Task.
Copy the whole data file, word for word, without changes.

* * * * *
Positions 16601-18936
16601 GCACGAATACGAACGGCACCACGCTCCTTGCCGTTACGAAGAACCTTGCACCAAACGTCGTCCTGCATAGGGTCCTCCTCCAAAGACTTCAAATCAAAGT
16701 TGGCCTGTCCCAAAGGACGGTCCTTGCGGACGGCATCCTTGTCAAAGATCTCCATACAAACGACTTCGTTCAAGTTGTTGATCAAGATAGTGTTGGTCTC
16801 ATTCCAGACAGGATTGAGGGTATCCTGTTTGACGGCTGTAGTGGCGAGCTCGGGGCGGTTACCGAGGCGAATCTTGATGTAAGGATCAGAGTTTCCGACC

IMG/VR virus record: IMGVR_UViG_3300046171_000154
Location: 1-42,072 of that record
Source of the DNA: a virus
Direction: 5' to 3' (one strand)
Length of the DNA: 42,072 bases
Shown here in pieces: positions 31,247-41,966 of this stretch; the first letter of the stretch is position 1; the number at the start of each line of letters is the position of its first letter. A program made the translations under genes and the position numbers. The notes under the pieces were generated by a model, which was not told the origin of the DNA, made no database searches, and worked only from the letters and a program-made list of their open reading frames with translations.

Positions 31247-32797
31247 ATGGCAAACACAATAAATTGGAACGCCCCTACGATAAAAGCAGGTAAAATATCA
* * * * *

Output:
Positions 16601-18936
16601 GCACGAATACGAACGGCACCACGCTCCTTGCCGTTACGAAGAACCTTGCACCAAACGTCGTCCTGCATAGGGTCCTCCTCCAAAGACTTCAAATCAAAGT
16701 TGGCCTGTCCCAAAGGACGGTCCTTGCGGACGGCATCCTTGTCAAAGATCTCCATACAAACGACTTCGTTCAAGTTGTTGATCAAGATAGTGTTGGTCTC
16801 ATTCCAGACAGGATTGAGGGTATCCTGTTTGACGGCTGTAGTGGCGAGCTCGGGGCGGTTACCGAGGCGAATCTTGATGTAAGGATCAGAGTTTCCGACC

IMG/VR virus record: IMGVR_UViG_3300046171_000154
Location: 1-42,072 of that record
Source of the DNA: a virus
Direction: 5' to 3' (one strand)
Length of the DNA: 42,072 bases
Shown here in pieces: positions 31,247-41,966 of this stretch; the first letter of the stretch is position 1; the number at the start of each line of letters is the position of its first letter. A program made the translations under genes and the position numbers. The notes under the pieces were generated by a model, which was not told the origin of the DNA, made no database searches, and worked only from the letters and a program-made list of their open reading frames with translations.

Positions 31247-32797
31247 ATGGCAAACACAATAAATTGGAACGCCCCTACGATAAAAGCAGGTAAAATATCA